Advertising’s Awards Season Ends and Storytelling Gets the Gold

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Madison Avenue’s month-long advertising triathlon of live events — the Super Bowl, Olympics and Oscars — brought with it much analysis of the winning and losing spots, many of which pushed issues rather than products. It also coincided with an interesting announcement from MillerCoors. In an effort to turn around the sales slump afflicting its Coors Light brand, the beverage maker said it will be shifting its marketing away from the aspirational “Climb On” programming (that encouraged viewers to overcome personal challenges) back to its roots of “fun”-focused spots celebrating refreshment.

Coors Light is not the only big brand that has cast off weighty mantles in favor of a lighter touch. At this year’s Oscars, GM’s Cadillac defied expectations by scrapping the high-minded unity campaign that earned so much attention in 2017 in favor of a more-traditional product push. Cadillac marketing director Renee Rauchut cited consumer fatigue with “heavy, lofty ads,” as the reason for the shift, leading Ad Age to wonder about whether a backlash has been brewing against the socially conscious programming that has informed some of the highest-profile campaigns in recent years.

But maybe it’s less about backlash and more about brands simply taking a step back and realizing there’s a time and place for earnestness. A 2017 Cone Communications CSR study indicated that 70% of Americans believe companies have an obligation to take action on issues that may or may not be relevant to their everyday businesses. And P&G’s Marc Pritchard has spoken often and passionately about the need for brands to use their advertising voices for the greater good. Coors itself said it wasn’t abandoning “Climb On,” but saving it for more appropriate moments.

And judging by the last month’s ad bonanza, which has given us plenty to study, issues-oriented advertising depends on the right context and great content to strike the right chord. Which is the same as it ever was in the advertising world. Here’s our takeaway on the status of socially conscious ads.

Combine Meaning with Mission
What Cadillac kept on the downlow last year was the fact that there were no new products to shout about. So a message encouraging viewers to “Dare Greatly” worked well as an issue-oriented campaign for the brand. This year was a different story given the launch of the XT4 compact. The move underscores the importance of calibrating message to mission. Like Toyota did with this year’s crop of Olympics ads that not only promoted an equality message but also announced Toyota’s shift from an automotive company to mobility enabler. Its Olympics ad celebrating the successes of Paralympians overcoming mobility challenges worked not just because it tugged on heartstrings (it did) but also because it felt authentic. Which leads to the next point.

Authenticity Will Make or Break an Issue-Oriented Campaign
In its Oscars debut, Google’s Nest was widely praised for getting the gold in an ad that gave a nod to the #MeToo movement while simultaneously, tastefully and mission-appropriately, promoting the breadth of its home automation system. “The company’s mission, from day one, has been to create a home that takes care of the people inside it, and the world around it,” said Nest CMO Doug Sweeny. “There’s this conversation happening between men and women, started by the #MeToo movement…we wanted to insert Nest into the conversation authentically.” But striking the right balance was a challenge, according to Xanthe Wells, the company’s global creative director last year. “We went preachy a couple times and it felt wrong. We didn’t want it to be heavy-handed.”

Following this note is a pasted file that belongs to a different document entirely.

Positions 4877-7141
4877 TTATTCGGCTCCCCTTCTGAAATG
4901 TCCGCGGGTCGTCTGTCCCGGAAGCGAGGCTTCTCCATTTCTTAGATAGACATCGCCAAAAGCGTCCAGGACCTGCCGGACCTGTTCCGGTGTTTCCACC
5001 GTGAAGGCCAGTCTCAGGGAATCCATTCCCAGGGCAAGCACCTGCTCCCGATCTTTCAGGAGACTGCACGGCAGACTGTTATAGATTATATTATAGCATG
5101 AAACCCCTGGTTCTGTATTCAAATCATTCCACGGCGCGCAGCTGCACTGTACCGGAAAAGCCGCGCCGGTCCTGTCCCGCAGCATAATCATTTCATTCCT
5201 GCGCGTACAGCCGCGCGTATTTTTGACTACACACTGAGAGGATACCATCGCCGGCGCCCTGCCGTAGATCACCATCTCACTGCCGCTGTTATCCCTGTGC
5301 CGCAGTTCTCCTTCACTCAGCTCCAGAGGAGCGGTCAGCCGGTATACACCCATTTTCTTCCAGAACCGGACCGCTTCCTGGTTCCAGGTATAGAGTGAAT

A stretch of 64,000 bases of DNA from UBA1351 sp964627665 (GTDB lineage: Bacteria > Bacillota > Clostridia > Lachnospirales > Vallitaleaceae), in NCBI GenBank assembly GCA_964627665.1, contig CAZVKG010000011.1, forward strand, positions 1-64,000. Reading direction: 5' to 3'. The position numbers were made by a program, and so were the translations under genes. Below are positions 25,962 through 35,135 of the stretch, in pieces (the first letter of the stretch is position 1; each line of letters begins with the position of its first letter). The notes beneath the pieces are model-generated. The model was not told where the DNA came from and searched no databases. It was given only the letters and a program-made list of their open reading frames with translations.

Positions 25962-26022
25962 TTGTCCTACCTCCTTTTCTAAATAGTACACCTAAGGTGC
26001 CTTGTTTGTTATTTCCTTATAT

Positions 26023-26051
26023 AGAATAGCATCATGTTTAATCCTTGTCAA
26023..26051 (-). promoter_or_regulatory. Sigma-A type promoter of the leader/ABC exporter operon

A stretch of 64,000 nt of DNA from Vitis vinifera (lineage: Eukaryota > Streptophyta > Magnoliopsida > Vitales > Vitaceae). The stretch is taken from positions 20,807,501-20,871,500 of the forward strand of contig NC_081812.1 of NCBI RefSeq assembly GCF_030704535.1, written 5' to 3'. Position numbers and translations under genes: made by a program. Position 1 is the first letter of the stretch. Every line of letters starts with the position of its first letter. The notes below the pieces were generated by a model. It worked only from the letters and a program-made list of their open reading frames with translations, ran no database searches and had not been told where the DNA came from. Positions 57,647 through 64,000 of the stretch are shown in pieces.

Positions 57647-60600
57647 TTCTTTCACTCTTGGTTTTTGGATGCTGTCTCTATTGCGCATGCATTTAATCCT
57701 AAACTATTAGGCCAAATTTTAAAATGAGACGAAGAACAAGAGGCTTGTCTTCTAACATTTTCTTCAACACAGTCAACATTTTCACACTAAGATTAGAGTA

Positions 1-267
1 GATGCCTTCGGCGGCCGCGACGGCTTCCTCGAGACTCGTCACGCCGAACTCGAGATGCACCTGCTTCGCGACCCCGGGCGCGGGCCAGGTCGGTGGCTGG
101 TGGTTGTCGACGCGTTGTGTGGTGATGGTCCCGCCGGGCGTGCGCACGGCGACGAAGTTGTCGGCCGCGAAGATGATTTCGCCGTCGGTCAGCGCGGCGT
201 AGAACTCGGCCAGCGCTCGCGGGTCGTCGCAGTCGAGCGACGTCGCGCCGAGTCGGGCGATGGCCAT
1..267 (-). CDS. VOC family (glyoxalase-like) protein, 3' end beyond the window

Going preachy in a way that rings false or is exploitive is a big risk with socially conscious advertising and a lesson that Twitter and Ram learned the hard way. Twitter’s attempt to capitalize on the female empowerment movement at the Oscars with its #HereWeAre: Standing With Women earned widespread derision from consumers who are well aware that the company has taken little action to protect female Tweeters from online trolls and harassers. Ram struck a similarly false note with its Super Bowl ad that wove snippets of a Martin Luther King, Jr. speech into a service-themed ad. As noted in the New York Times article, the company’s intentions were lofty, but the content choice was inappropriate (MLK’s speech actually warned against the dangers of advertising) and insensitive given the emotions around racial division in the country.

As Always, Content and Creativity Win the Campaign
The big winners of the last month’s advertising bonanza are those that got content and context right, regardless of whether they took a stance on an issue of social import. Walmart, for example, debuted three new ads for the Oscars that earned rave reviews. Time magazine even called one of the spots “the best movie of the Oscars.” While the ad series got lumped into the socially conscious category because of the progressive themes of some of the spots (two mommies in the Dee Rees offering) and the fact that all the spots were directed by women, it was the stellar storytelling and creativity rather than the issues that earned the accolades.

And Tide and Amazon stole the Super Bowl with notably humorous ads. In an ingenious bit, Tide lampooned all the advertising clichés on display at big-ticket TV events in a brilliant, feel-good fashion, while Amazon employed some of those conventions (celebrity star power) in touting its Alexa product in a funny spot that was widely praised for “winning the Super Bowl.” Which just goes to show, that good content always shines.

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